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Evans, Casspi Get Little Help; Kings Fall 99-89 to Clippers

Bugger, that. Tyreke Evans started a bit slow -- nary a shot (from the floor or line) in the first quarter -- but really had a predictable game, with 21 points on 9-14/1-3/2-7 shooting, four assists and three rebounds. (The foul shots were a problem, and not just for young Reke.) Omri Casspi was consistently good, with six points in the opening frame, nothing in just three minutes of second quarter play, and nine points in the third. He didn't attempt a single shot in nearly seven minutes of fourth quarter action -- Evans took three, Andres Nocioni took four, Carl Landry took five, Francisco Garcia took two, Beno Udrih, Spencer Hawes and Sean May each took one. Casspi ought to deserve some of those attempts.

But the fourth quarter offense wasn't the biggest problem for the Kings, as the offense stalled in every single quarter equally. Perhaps the third quarter was the worst, though the Kings still outscored the Clippers 23-17 in the period. It should have been something closer to what the Clips did to the Kings in the second (39-23 L.A.), because the Clips were way off and the Kings had great opportunities to make it a one- or two-possession game. Instead, the Kings went into the fourth down 11, and had just one run left in them, an aborted drive spurred by Chapu and killed by terrible defensive rotations.

In his notes column, Sam Amick quotes Paul Westphal as saying the team spent Saturday morning's shootaround working on teaching the defense to the new Kings. Sure enough, Landry (the only newcomer to play significant minutes -- Joey Dorsey played about 90 seconds, and Dominic McGuire was in a suit) played the entire second quarter, that in which the Kings defense was at its worst. And sure enough, Chris Kaman and Craig Smith each went off in that period, Kaman with 11 points on 5-7 shooting in seven minutes and Smith with seven points in less than eight minutes. Was that a problem with Landry not knowing the defense? If so, how did both big men go off considering Spencer Hawes and Jason Thompson were on the floor with Landry?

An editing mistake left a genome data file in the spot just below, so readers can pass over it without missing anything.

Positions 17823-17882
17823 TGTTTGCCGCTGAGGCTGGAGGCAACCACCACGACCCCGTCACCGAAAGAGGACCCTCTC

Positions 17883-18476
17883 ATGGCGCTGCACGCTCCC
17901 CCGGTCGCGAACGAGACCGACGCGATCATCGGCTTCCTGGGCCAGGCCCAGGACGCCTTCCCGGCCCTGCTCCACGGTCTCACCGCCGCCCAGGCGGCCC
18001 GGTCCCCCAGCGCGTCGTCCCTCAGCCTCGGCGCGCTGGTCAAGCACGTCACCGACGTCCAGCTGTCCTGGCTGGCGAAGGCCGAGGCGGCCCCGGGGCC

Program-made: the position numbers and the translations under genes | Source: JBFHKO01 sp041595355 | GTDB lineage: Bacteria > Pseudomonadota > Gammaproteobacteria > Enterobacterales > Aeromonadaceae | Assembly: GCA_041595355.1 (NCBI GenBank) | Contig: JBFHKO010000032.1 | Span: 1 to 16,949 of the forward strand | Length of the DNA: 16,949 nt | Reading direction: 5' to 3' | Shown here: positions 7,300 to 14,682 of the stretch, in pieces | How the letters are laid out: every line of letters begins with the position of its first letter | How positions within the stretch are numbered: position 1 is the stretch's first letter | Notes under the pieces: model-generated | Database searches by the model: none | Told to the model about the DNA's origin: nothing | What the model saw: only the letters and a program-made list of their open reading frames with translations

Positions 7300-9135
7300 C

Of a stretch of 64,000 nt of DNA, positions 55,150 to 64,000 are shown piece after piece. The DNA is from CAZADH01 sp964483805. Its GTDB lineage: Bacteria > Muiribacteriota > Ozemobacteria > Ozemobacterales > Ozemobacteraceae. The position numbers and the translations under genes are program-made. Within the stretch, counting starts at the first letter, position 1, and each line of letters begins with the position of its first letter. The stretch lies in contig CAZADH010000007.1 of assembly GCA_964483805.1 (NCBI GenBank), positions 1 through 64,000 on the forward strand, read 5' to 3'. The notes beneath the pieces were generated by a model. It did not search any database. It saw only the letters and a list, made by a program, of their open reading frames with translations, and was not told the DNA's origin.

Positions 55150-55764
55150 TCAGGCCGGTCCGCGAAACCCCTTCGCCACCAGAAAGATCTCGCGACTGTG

This team is just not good on defense, period, and while the offense also sucked Saturday the offense will improve with time and rest while the defense is not even close to being anything but bad.

Landry looked fine on offense, save the three turnovers, each a travel, each frantic. (Evans' four turnovers -- travels, a carry, a double dribble -- were mostly just off-balance. I thought the Clippers did solid work bottling up Evans. He still made it to the rim fairly frequently, but that's Tyreke Evans for you.) I'm not sure anything can be blamed on discomfort, but in his post-game quotes Landry did mention nerves, so that's actually reassuring, both in that he got nerves making his debut for an admittedly bad team, and in that nerves will subside quickly. Defensively, there were only two plays in which I gasped in horror (well, "consternation") at what a Clipper did to Landry, and his rebounding worked for me (a team-high seven defensive boards; the Clips did, however, get too many second chances).


I won't bludgeon you with sentimentalism except to say it was really, really weird to watch a Kings game knowing Kevin Martin wouldn't be back. We've watched plenty of games without Martin due to injury, but knowing he's not rehabbing for us ... weird. (The only other player that really shocked me about what Chris Webber.)


I won't bludgeon you with sarcasm expect to say that Kevin Martin was just completely invisible out there.


Spencer Hawes had a great box score (eight points on 3-4 shooting, three assists, three blocks in 22 minutes) ... except when you take a look at his rebounding (one, total). In the second quarter, during Hawes's six minutes, the Kings had four defensive rebound opportunities. They collected ... one. (Evans got a rebound off Hawes's block on Smith.) Now the Kings did go 4/4 on defensive rebound opportunities during Hawes's 4-1/2 minute first quarter stint (with Thompson next door, as opposed to Landry in the second), and in that bad second quarter stretch the Clippers lead only grew by two points. But the Sacramento offense was doing alright (16 points, 16 possessions) and the Clips were turning the ball over a ton. The Kings should have cut into the lead, and would have, had Kaman been kept off the offensive glass. Hawes and Landry both deserve blame there, and heck, same to you Ime Udoka.


Joey Dorsey wore a hilarious sweater to the arena. I feel bad commenting on it. If you have the game recorded, take a look at the Jack Daniels Images of the Game in the late fourth quarter. You can't miss it. Heck, the only person who misses it is the Hamburglar, who is from whom Dorsey stole the sweater.